nucleotide use in Animal Feed

Forum: The Use of Nucleotides in Animal Feed

Published on: 04/11/2011
Author/s : Dr. Klaus Hoffmann (Chemoforma Ltd.)
The last 40 years of livestock industry have been marked by considerable progress in genetics, nutrition, bioenergetics and metabolism, as well veterinary medicine. Better diagnostic tools, improved vaccination programmes, more efficient drugs, and, even more important, improved communication (e.g. in epidemiology) helped farmers in successfully running their business. Nevertheless, the increasing...
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April 11, 2011

Very good work. Question - Where do you see feed additives in poultry in Europe in the 5 years?

April 12, 2011

Thank you Theunis...
I think the breeding companies will target higher performance in the future to cope with the increasing demand for high quality animal products. In my opinion, the problem will be that nutrition is not able to keep pace with the development. We see this today already as the biological or genetic potential of the animal is hardly reached under normal farming conditions.
The increased performance can only be achieved if nutrition is adapted accordingly. It is quite difficult to predict the future development of the industry. But in my opinion, nutrition is the only possibility to trigger high performance. And feed additives for sure will become more and more important to ensure the demand of consumers for high quality, safe and clean products.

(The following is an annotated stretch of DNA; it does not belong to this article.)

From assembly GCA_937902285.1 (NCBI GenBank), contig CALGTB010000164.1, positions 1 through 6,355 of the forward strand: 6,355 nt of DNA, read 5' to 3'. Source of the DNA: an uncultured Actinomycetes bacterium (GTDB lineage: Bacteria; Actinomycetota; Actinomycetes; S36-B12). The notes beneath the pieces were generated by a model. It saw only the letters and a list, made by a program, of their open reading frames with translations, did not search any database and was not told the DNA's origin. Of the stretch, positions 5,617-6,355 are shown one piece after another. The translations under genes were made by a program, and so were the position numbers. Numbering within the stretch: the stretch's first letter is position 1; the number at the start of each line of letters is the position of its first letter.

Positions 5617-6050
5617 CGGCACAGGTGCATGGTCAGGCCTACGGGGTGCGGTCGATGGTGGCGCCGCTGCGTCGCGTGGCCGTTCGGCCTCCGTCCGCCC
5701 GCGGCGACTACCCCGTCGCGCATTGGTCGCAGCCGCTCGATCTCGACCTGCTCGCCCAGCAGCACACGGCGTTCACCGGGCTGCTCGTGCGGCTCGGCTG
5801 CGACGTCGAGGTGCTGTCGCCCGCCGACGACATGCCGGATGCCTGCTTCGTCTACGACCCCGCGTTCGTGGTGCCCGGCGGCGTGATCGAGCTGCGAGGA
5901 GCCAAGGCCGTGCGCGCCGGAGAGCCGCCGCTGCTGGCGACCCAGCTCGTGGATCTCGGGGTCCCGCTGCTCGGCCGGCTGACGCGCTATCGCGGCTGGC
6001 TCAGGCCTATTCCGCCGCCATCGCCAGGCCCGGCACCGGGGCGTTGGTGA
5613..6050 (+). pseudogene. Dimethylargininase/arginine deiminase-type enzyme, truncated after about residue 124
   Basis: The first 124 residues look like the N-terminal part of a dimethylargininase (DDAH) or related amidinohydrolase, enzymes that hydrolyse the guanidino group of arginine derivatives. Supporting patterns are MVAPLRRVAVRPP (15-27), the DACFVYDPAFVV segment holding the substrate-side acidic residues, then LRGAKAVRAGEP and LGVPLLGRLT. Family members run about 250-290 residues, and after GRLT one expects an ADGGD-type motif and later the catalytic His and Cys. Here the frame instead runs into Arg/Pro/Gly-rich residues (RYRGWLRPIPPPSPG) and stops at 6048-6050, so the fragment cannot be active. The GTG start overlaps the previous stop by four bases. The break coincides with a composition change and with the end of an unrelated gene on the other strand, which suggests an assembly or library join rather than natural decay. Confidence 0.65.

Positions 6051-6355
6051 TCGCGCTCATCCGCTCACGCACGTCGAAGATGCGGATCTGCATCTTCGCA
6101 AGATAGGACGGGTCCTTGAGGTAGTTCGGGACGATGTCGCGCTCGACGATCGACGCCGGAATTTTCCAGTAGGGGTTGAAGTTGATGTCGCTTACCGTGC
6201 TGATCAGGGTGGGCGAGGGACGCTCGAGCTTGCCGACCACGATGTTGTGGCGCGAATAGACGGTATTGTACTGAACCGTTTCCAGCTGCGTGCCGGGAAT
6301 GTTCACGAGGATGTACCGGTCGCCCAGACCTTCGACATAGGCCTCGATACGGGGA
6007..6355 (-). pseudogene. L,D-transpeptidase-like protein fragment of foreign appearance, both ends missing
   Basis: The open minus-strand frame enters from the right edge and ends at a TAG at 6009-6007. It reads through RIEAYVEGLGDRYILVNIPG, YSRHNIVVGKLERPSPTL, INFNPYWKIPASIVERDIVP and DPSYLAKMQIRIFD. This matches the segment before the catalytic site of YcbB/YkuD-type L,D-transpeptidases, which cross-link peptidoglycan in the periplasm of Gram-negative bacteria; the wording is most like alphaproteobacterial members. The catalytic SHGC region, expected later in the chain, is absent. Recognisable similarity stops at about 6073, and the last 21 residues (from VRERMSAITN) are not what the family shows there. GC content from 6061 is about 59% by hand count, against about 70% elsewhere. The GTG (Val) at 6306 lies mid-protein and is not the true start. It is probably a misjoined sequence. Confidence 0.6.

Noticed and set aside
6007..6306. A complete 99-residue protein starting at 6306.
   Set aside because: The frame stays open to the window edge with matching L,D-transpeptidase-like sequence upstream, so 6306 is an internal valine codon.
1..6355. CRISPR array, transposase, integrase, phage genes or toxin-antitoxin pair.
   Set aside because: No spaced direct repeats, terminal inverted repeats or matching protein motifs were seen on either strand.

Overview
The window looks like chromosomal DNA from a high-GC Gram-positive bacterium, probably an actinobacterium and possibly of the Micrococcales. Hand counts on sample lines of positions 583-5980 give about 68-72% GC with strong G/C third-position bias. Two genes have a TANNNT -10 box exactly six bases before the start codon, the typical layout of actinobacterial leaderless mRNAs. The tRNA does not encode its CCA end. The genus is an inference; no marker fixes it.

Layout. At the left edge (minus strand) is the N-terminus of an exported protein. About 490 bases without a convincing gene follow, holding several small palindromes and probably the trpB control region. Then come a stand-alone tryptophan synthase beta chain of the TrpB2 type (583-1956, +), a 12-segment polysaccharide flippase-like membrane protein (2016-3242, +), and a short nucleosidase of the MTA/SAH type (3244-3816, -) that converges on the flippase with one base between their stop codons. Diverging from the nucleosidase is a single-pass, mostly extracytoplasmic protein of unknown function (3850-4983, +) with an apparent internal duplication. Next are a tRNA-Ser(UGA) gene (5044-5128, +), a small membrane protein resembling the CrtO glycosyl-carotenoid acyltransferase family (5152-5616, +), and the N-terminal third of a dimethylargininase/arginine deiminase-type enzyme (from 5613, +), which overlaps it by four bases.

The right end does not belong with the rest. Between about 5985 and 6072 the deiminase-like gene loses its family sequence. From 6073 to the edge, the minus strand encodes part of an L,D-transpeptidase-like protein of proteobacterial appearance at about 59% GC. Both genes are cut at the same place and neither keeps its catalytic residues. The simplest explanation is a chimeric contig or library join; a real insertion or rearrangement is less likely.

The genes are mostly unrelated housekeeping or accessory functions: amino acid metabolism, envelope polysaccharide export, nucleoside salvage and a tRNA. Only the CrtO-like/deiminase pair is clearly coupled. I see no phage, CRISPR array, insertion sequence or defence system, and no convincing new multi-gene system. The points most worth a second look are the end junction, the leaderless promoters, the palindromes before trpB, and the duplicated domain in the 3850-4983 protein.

November 15, 2011

Interesting article about The Use of Nucleotides in Animal Feed and feed additives. Are you using nucleotides in pet food? what are the ingredients containing nucleotides? Is egg powder considered as one of this?

November 15, 2011
Dear Cris,
the clear answer is YES....nucleotides make sense in every feed, not only in feed for commercial animals. The clear benefits of the adequate supply of nucleotides with the diets not only apply to pigs or poultry but also to pets. The problem is how to "measure" the effects in pets as there is no performance that can addressed. In pets there are more "subjective" effects in most cases only visible for the vet or the owner of the animal.
Every feed material that is derived from animal or plant origin usually contains cells that carry nucleotides already. Most of the nucleotides are present in the DNA of the nucleus. In metabolic active tissues or plants RNA also contributes to the total nucleotide content. Usually feed ingredients from animal origin are higher in total nucleotides whereas plant derived raw material are lower. But the "balance" of nucleotides mentioned in the article is not achieved by any of the raw materials independent if derived from animal or plant origin.
November 17, 2011
Can this nucleotide be used effectively for fish and shrimp? Can the nucleotide be mixed ready-served feed (for fish and shrimp)?
November 17, 2011

Yes, there are numerous trial experiments available from fish and shrimp demonstrating the benefits of nucleotide supplemention of feed additives in aquaculture. According to our experience nucleotide products must be added to the feed. The usage of nucleotide products as "top-dressing" is not recommended due to the solubility of nucleotides in water. If the products are mixed into the feed the loss of nucleotides is neglectable.

December 19, 2011
hi Dr Klaus, can you name products/ ingredients with high nucleotides content? thanks
December 20, 2011
Hi Cris,
I do not want to advertize for specific products available on the market. most of the nucleotide products claim to be more or less high in nucleotides. Just ask the supplier of the products for specific nucleotide profiles and composition and you will find out which products are worth to evaluate and wich are not.